Computers could have prevented plate gaffe

Wednesday, July 20, 2005

JEFFERSON CITY, Mo. -- Months ago, state officials revealed that the Department of Revenue had spent millions of dollars on a new computer system meant to handle license plate transactions electronically, but that the computers still weren't running.

Friday, the agency said the system could have prevented the state from issuing some of the nearly 22,000 license plate sets mistakenly printed with numbers already in use.

The department printed 21,978 sets of duplicate license plates, 1,502 of which were distributed to motorists before officials learned of the mistake July 8.

In January, State Auditor Claire McCaskill disclosed that the department, under previous administrations, had spent more than $17 million since 1995 on a computer system that still is not in operation and had computers and other equipment sitting unused in a warehouse.

The program -- called FASTR -- would allow licensing offices around the state to submit vehicle licensing and titling information electronically to the Department of Revenue's headquarters in Jefferson City, instead of mailing in the paperwork as they do now.

Revenue Director Trish Vincent said in January she became aware of the problem shortly after being appointed, and planned to get the system running by the end of the year.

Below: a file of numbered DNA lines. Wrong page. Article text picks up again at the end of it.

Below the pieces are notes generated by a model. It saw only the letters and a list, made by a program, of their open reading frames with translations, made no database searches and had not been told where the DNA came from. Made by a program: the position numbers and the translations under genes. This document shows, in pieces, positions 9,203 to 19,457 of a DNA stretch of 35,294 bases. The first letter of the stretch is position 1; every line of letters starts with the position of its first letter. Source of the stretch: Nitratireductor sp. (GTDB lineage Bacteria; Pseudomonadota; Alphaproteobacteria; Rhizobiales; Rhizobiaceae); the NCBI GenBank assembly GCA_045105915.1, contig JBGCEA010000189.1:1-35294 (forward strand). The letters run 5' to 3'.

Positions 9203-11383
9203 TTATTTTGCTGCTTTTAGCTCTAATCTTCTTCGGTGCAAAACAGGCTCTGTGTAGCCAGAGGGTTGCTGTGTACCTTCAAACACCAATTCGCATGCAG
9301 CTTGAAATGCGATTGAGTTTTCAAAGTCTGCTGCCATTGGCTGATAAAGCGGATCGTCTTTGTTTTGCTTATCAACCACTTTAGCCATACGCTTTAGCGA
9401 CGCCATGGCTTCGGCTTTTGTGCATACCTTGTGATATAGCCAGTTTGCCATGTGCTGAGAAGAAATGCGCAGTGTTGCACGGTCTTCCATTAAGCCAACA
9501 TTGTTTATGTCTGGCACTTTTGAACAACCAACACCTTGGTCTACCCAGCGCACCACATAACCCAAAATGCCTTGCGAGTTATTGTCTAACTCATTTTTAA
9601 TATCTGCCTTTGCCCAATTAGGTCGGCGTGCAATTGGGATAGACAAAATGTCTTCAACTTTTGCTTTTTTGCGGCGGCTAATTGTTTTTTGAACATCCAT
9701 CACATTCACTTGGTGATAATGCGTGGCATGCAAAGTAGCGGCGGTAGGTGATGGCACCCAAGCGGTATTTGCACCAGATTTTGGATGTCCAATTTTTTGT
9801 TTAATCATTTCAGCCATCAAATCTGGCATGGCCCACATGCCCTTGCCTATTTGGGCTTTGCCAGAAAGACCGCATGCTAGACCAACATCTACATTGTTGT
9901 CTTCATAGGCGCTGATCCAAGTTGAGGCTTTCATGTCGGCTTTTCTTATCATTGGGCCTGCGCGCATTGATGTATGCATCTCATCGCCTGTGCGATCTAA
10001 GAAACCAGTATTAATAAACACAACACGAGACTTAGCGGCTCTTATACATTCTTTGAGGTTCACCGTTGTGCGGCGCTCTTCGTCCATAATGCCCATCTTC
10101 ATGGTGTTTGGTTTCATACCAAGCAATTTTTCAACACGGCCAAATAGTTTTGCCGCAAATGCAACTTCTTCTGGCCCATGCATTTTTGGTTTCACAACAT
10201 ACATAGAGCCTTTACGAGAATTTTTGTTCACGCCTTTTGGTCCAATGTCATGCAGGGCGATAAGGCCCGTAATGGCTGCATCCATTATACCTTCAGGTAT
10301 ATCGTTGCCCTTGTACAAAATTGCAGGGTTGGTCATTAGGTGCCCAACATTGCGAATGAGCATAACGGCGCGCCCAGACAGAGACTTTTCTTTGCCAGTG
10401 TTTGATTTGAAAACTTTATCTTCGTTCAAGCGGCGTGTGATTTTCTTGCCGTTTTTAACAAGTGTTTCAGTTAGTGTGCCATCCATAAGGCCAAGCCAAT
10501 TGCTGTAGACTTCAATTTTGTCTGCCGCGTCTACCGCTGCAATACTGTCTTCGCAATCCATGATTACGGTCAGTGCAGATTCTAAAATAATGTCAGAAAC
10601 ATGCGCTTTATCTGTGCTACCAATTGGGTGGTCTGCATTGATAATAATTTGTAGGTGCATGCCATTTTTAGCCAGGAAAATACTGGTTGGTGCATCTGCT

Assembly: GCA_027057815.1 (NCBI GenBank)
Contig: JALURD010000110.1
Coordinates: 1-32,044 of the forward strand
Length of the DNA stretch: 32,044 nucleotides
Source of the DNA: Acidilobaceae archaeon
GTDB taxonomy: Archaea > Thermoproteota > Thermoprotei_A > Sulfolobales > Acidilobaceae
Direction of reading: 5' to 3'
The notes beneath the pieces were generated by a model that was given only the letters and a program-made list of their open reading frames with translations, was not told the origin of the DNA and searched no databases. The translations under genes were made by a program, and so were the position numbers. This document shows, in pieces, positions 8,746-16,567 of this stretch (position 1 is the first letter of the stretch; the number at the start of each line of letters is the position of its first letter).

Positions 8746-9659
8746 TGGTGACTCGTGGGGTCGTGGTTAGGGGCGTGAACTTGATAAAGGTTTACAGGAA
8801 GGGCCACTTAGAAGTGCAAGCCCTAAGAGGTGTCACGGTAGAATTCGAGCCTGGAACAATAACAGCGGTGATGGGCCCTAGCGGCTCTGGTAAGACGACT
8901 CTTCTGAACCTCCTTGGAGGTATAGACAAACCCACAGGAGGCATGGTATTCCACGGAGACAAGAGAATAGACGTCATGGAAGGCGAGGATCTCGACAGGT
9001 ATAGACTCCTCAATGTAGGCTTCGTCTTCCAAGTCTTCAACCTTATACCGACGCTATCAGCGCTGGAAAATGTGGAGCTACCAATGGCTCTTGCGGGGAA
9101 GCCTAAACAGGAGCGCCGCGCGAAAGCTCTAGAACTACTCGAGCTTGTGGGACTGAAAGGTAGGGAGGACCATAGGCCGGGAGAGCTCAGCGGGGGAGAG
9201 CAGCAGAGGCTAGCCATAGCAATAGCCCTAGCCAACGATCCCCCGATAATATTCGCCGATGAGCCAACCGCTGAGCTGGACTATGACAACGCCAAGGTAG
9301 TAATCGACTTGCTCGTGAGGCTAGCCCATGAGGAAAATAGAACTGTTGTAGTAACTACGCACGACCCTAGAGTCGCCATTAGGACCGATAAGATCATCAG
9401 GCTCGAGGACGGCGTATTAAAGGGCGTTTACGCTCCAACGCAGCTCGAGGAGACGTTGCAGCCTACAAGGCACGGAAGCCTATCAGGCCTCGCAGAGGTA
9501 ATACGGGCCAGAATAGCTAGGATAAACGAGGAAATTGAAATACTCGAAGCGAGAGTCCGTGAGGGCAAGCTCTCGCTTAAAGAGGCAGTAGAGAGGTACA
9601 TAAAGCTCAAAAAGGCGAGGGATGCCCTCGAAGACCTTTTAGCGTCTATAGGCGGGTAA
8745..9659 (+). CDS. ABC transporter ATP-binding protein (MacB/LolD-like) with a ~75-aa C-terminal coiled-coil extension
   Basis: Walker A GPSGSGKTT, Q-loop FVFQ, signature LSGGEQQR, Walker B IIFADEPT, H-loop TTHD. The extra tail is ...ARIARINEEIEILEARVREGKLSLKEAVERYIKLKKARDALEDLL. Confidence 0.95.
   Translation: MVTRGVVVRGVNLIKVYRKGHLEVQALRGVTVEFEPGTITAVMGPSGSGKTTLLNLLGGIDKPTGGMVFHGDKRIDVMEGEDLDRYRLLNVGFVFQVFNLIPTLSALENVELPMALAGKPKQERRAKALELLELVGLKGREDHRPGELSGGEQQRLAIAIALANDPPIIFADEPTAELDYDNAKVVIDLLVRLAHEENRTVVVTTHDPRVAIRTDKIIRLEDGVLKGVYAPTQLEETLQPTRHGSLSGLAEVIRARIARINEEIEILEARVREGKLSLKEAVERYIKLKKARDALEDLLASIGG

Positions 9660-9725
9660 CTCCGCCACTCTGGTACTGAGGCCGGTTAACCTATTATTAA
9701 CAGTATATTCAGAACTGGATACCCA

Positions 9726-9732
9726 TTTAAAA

Friday, agency spokeswoman Maura Browning said the goal is to have the system operational by the end of the fiscal year, which is June 30, 2006, though some areas could go online earlier.

While the system might not have prevented the department from ordering the wrong list of plate numbers, it could have allowed state officials to catch the problem sooner. If an employee at a contract fee office had entered the duplicate plate information into the main computer system, it would have flagged it right then as a problem, she said, rather than taking a couple weeks for the paperwork to be processed manually in Jefferson City.

"It would've prevented us from issuing any duplicate plates," Browning said.

Nearly all the plates were sent to license offices in the eastern part of the state, the agency said, with less than 700 going to three northwest Missouri offices. The cost to reprint the plates and mail out correct ones to the roughly 1,500 people who got duplicate plates was estimated Friday at nearly $67,000.

To guard against a similar mistake in the future, the agency said it now requires a supervisor to double-check the order list for new license plate numbers before employees send it off for printing.

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